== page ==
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One of the most important decisions facing any Christian planning to practice in the field of counseling is whether they will operate under the authority of their state or under the church.  The question is not whether a counselor should be held accountable, but to whom they should be accountable. A license from your state requires you to abide by the state's regulations.  An ordination or license from a church or religious institution holds you accountable to the organization that issues it.

INWIA Christian Counselor Training (ICCT) offers everything required to become licensed by the National Christian Counselors Association (NCCA).  NCCA licensed counselors are practicing in every state of the USA and dozens of other nations around the world.

From the NCCA catalog...
Christian Certification/Licensing

Each individual must decide if he or she wants to be an agent of the state or a servant of the Church. Biblical, Pastoral or Christian Counselors looking for certification, accreditation and licensing, please consider the following.  If you have a Divine call on your life to counsel and minister to the hurting, then a state license may inhibit such ministry.

The National Christian Counselors Association Licensing Program is not a state license and is, in fact, distinctly different. Most states have regulatory laws governing the practice of psychology. Many of them also legislate the practice of general counseling. The laws vary from state to state. For example, some states have a counselor category called "Licensed Professional Counselor." Therefore, the National Christian Counselors Association requires its counselors to clearly identify their license, e.g., "National Christian Counselors Association Licensed Pastoral Counselor" or "National Christian Counselors Association Licensed Clinical Christian Counselor." This ensures that the NCCA counselor is operating within legal and ethical standards, and maintaining the public’s trust and confidence.

State regulatory laws help to protect the public and ensure professionalism within the counseling profession. The NCCA strives to attain a similar goal within the Christian community and, at the same time, operate within compliance with state laws. The state and federal governments also have jurisdictional boundaries. They cannot pass laws that prevent the Church from fulfilling its purpose and ministering to humanity’s needs. The state recognizes that counseling is one of the responsibilities of the Church and its clergy. For this reason, the state does not and must not interfere with the Ministry of Counseling.

The major difference between state-licensed professional counselors and Pastoral or Christian counselors, who are licensed by the NCCA and under the authority of the Church (Body of Christ), is clear and well-defined. Counselors who have been licensed by the state are held to strict ethical standards which mandate an individual’s right to be free from religious influence. The state licensed professional counselor is forbidden to pray, read or refer to the Holy Scriptures, counsel against things such as homosexuality, abortion, etc. Initiating such counsel would be considered unethical by the state. In most states in the U.S., state licensed counselors "must not promote their personal religious beliefs" according to the code of ethics in each respective state. The only time a state licensed counselor can involve religious (Christian) principles, morals, activities, instruction, etc., is if the counselee initiates or requests counsel in this area. The state-licensed counselor may not have the education, experience and knowledge of Scripture that the NCCA counselor provides.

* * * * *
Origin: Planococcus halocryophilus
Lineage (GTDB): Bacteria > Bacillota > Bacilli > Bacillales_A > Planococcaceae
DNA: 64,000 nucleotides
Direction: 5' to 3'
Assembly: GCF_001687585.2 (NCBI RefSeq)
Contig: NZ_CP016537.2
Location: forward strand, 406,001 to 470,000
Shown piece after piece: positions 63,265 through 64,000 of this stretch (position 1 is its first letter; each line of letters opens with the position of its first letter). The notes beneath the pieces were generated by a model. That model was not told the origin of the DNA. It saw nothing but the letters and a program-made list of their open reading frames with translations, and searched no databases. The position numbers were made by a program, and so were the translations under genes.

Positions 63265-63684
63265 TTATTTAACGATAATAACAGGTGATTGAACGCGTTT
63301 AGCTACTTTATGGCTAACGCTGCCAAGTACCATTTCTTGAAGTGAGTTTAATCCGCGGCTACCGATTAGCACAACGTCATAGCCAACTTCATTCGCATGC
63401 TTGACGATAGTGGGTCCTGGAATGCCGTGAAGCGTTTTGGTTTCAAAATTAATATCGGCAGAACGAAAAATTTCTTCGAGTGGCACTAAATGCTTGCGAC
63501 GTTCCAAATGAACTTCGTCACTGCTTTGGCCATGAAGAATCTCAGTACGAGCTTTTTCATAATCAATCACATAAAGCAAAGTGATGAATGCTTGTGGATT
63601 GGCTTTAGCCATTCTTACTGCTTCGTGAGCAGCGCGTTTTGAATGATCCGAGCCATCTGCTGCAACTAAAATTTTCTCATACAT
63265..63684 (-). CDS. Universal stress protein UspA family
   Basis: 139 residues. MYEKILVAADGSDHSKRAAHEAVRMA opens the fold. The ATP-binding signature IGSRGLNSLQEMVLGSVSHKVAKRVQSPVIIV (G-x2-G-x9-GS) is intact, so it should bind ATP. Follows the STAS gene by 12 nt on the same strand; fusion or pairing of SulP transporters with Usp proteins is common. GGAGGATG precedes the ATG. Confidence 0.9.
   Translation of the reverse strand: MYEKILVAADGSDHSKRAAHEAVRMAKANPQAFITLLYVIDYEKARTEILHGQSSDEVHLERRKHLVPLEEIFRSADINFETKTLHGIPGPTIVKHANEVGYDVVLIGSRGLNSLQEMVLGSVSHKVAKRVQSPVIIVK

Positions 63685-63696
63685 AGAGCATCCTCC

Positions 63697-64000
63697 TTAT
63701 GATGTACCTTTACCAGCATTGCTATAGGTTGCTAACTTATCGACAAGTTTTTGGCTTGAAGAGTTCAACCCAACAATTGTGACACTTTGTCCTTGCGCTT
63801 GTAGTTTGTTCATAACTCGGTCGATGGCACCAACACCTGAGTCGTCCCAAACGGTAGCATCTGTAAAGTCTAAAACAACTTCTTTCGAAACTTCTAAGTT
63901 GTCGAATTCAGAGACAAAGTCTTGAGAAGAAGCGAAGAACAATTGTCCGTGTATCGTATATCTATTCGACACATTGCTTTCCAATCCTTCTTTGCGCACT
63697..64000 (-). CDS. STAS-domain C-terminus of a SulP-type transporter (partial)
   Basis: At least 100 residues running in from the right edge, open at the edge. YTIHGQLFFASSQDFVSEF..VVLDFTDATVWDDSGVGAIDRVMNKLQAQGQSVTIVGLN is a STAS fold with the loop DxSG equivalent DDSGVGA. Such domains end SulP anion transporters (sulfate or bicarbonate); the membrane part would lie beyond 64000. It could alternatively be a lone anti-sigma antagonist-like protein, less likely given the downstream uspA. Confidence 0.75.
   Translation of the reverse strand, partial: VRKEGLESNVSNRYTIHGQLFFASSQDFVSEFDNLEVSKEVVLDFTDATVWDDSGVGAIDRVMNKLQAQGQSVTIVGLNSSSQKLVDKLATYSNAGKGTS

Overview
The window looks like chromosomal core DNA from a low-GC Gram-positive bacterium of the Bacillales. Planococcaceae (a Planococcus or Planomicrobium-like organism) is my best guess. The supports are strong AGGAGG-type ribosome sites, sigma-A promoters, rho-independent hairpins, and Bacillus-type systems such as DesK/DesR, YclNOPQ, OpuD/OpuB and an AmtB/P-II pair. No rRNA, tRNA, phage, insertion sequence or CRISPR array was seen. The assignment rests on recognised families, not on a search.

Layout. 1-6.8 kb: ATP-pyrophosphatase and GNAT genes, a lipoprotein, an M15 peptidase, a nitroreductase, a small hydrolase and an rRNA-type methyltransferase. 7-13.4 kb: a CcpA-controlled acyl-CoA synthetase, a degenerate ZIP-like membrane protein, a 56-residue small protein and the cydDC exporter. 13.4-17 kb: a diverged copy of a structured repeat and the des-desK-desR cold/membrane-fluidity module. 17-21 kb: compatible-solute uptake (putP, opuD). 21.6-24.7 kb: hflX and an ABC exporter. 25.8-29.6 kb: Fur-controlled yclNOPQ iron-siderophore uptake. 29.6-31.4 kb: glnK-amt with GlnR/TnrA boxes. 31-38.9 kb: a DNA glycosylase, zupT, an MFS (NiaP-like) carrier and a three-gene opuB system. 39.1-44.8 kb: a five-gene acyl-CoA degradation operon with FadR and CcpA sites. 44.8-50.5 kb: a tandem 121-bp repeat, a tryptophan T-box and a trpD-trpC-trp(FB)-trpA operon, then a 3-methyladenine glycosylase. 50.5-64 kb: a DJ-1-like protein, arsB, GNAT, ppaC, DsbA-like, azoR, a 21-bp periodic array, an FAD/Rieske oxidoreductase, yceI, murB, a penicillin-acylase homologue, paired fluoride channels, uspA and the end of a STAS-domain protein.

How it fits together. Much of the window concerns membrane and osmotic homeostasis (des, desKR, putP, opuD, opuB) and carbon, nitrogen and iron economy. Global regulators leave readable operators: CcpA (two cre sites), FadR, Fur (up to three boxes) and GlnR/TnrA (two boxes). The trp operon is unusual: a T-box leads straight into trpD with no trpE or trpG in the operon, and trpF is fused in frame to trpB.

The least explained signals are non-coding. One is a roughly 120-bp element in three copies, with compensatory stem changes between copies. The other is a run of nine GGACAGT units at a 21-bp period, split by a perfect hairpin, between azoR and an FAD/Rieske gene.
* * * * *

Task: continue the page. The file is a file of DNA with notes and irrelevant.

Opposite from that, Pastoral counselors are required to pray, share their faith, read the Holy Scriptures, etc. The fact that Pastoral and Christian counselors do these things creates a clear distinction. We are two distinct professions and govern ourselves accordingly.

As you can readily see, the state governs secular counselors and the Church is responsible to set standards and govern ministers who have devoted their lives to the ministry and to Pastoral counseling.

None of this is to say that the Christian counselor, minister or priest is not permitted to request fees and receive remuneration for the services they render, as long as they remain adherent to the state laws governing such procedures.

The NCCA requires all who are certified or licensed by its Licensing Board of Examiners to:

1. Be credentialed ministers (ordained, licensed or commissioned) whose goal is to evangelize and ease the emotional pain and suffering of humanity.

2. Provide their service under the authority of a legally organized local church, a national church organization or a 501(c)(3) not-for-profit ministry.

3. Complete specialized training provided by the NCCA.

4. Complete the minimum requirements for continuing education and annual license renewal.

5. Uphold NCCA’s Code of Ethical Standards.

NCCA’s published "Code of Ethical Standards" outlines all of the procedures involved in dismissal, revocation, probation and reinstatement of an individual’s membership, certification and/or license and is available for review at www.ncca.org.
Do I need to be licensed by the state, the church, or both?

Individuals must decide whether they are going into the business of counseling or whether they have been called into the ministry of counseling.

If you decide to become a pastoral or ministerial counselor you need to be certified, licensed, or ordained by a recognized church organization.  INWIA Ministries can help most people obtain appropriate ministerial credentials, if needed.